Batting “clean-up” at the annual Entry Draft, the Islanders are in a position to — well — clean-up. Not that they’ll hit the gold mine with another John Tavares, but you never know.
Owner Charles Wang‘s club needs an A-1 defenseman which, considering the prospect field, is a good thing.
By most scouting reports, the top-three prizes are all forwards, including the Russian pair, Nail Yakupov and Mikhail Grigorenko, with Sweden’s Filip Forsberg sandwiched in between.
Since Edmonton, Columbus and Montreal have the top three picks in that order, there’s every likelihood that a promising defenseman will be there for general manager Garth Snow to say “aye-aye” when Commissioner Gary Bettman comes calling.
By far the best bet — based on both The Hockey News and International Scouting Service ratings — is Ryan Murray, an 18-year-old backliner out of White City, Saskatchewan.
Pegged by several birddogs as likely to go fourth overall, Murray weighs in at 6-1, 201 pounds after three full seasons with the Western Hockey League’s Everett Silvertips.
“Scouts unanimously believe he’ll play in the NHL for a long time,” opines The Hockey News Draft Preview.
Right behind Murray — and eminently available — are two more Canadian-reared defensemen — Matt Dumba from the WHL Red Deer Rebels and Morgan Reilly, a West Vancouver product who made a name for himself with the WHL’s Moose Jaw club.
Dumba, who unabashedly proclaims that he plays a Dion Phaneuf-style defense, loves offense as much as the physical aspect that gained Phaneuf notoriety. Rielly has been described as “dynamic’ by one scout. If there’s a debit to be found in his immediate past, it was a torn ACL injury . Nevertheless, his passion and drive will overcome that obstacle. He is, another birddog proclaimed, a “fearless playmaker.”
One of my scouts insists that the youngster “flying under the radar” is 6-4, 207 pound Griffin Reinhart, son of ex-NHL defenseman Paul Reinhart. The new edition Reinhart is a solid two-way defender who excelled with the Edmonton Oil Kings, WHL playoff champs who were knocked off in Memorial Cup competition. Griffin’s cannon point shot is his best weapon along with overall hockey smarts.
The Maven’s personal choice is not mentioned in the Murray-Dumba-Reinhart-Rielly. I’ve seen Derrick Pouliot play for the excellent Winterhawks, in-person, when I was visiting Portland, Oregon. At 5-11, 186, the Weyburn, Saskatchewan native is not physically imposing, but the kid is still growing. He helped the Winterhawks to a Conference title and has been described by The Hockey News as a “difference-maker with a good first-pass to start the play.” THN lists him at 13 whileInternational Scouting Service slots him 19th. One WHL birddog tells me, “Derrick could be better than any defenseman available.”
Speaking of defense prospects, Calvin de Haan impressed me when I interviewed him at the 2009 Draft. He was a tall, gangly prospect at the time — picked 12th overall, the year Tavares went first — who has since enjoyed the benefits of pro experience. Don’t be surprised if he makes The Show next Autumn. Calvin will be challenged by prospects Aaron Ness and Matt Donovan among others.
With number four picks in the first three rounds, Snow has the luxury of feasting on forwards as well; especially since there’s no guarantee that attractive free agent P.A. Parenteau will return to Uniondale. A best-case scenario — call it miraculous — would have Edmonton, Columbus and Montreal somehow passing on right wing Filip Forsberg. The 6-2, 181 pound, no-relation-to-Peter Forsberg is the brand of two-way forward who conceivably could wind up on Jack Capuano‘s second or third line, the Swede is so highly-rated. (Well, I can dream, can’t I?)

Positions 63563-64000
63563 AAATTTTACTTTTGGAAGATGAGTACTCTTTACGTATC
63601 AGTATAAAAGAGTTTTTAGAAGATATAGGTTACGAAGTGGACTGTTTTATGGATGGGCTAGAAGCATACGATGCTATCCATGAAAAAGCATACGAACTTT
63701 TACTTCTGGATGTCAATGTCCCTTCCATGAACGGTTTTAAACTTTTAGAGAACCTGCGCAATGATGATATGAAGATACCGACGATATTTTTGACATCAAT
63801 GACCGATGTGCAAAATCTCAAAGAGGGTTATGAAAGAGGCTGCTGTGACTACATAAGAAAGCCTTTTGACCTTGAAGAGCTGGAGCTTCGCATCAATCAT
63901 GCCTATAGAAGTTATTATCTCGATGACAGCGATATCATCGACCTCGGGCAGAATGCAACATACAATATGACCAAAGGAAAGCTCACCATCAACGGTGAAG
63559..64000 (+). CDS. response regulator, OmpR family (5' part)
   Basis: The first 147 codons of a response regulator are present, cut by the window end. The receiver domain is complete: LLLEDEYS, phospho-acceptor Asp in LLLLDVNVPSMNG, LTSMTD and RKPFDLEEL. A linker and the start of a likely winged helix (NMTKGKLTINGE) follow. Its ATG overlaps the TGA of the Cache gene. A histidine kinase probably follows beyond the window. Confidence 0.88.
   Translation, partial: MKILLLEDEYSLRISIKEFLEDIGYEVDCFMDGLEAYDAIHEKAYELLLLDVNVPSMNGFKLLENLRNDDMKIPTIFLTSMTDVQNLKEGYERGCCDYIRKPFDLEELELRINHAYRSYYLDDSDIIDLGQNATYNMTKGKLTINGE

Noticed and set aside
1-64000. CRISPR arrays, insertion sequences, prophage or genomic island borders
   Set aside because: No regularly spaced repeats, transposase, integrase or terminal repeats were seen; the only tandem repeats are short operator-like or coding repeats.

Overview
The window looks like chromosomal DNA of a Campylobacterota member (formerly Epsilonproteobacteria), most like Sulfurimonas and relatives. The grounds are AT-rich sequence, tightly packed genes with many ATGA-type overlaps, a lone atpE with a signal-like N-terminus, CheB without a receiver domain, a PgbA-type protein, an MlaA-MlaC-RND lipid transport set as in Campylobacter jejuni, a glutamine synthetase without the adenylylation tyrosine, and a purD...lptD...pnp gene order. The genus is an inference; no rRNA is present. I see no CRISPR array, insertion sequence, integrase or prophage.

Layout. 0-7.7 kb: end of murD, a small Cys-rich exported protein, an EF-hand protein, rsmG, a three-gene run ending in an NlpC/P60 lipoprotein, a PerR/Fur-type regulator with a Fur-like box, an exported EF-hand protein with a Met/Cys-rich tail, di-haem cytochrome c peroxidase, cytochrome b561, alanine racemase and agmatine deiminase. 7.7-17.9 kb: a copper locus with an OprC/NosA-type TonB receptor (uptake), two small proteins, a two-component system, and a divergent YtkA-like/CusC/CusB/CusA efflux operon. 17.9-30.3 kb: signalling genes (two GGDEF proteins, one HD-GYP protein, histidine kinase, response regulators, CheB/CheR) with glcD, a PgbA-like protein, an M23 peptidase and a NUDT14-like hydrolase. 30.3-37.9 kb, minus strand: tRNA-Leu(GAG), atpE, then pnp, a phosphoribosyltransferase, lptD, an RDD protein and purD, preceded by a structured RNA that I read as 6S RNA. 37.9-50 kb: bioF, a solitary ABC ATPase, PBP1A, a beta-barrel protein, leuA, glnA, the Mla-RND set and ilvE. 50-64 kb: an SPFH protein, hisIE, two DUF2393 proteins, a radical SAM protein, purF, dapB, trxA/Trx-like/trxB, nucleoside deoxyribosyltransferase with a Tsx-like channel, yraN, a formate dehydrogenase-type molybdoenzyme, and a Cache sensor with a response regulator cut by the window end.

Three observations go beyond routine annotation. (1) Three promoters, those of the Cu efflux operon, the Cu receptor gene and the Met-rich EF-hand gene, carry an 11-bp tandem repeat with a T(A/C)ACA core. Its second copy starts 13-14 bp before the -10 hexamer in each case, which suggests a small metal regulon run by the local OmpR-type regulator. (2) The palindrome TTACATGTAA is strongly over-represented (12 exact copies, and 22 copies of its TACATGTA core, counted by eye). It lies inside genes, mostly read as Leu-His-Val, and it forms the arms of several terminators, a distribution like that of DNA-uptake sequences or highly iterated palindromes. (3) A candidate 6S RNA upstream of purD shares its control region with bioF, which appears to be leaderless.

Ryan Strome, a 2011 winner, will get an opportunity to make the varsity. Nino Niederreiter, top Isles choice in 2010, hopefully will escape the training camp injury that — for all intents and purposes — scuttled his offense last season. With a good training camp, the large power forward could very well wind up on the top unit with Tavares and Matt Moulson.
Truth be told, Snow could reverse his choices and go for more scoring and it’s still possible that Grigorenko or Forsberg will be bypassed by the Oilers, Blue Jackets and Canadiens. But The Maven is betting that Snow would like to snare another defenseman from the Travis Hamonic mold. Selected 53rd overall in 2008, Hamonic ranks one-two with veteran Mark Streit among the club’s best defenders.
Hamonic’s blue-line partner, Andy MacDonald, is proof positive that long-shots can be rewarding. Andy Mac, who brings a solid two-way game to the ice, was ‘way down in 160th position when he was drafted in 2006.
In terms of the defense, it’s likely that Snow will not offer contracts to at least two of the four free agent D-men who skated for the club last year. That includes Mark Eaton, 35, Milan Jurcina, 29,Dylan Reese, 27, and Steve Staios, 38. My guess is that Reese will be back but I can assure you that g.m. Garth has told me nothing. (I prefer guesswork in this case.) Reese appeals to me because he’s quick, can move the puck and is not a liability in his own zone.
I call Reese — a Harvard man, no less — an improved version of ex-Isles Jack Hillen and Freddy Meyer neither of whom embarrassed themselves at the Coliseum. A training camp walk-on last September, Staios could very well request another such shot. Based on smarts and physicality, Steve just might get another viewing but the odds against Staios are understandably long.
As for the last line of defense, goaltending, Snow has provided security by re-signing capable, likable Evgeni Nabokov. If Rick DiPietro is unavailable — as he has been for too many years — either youngsters Kevin Poulin or Anders Nilsson are ready, willing and able.
Personally, I’m so sold on Poulin, I believe that he could eventually turn into Nassau’s answer toMartin Brodeur.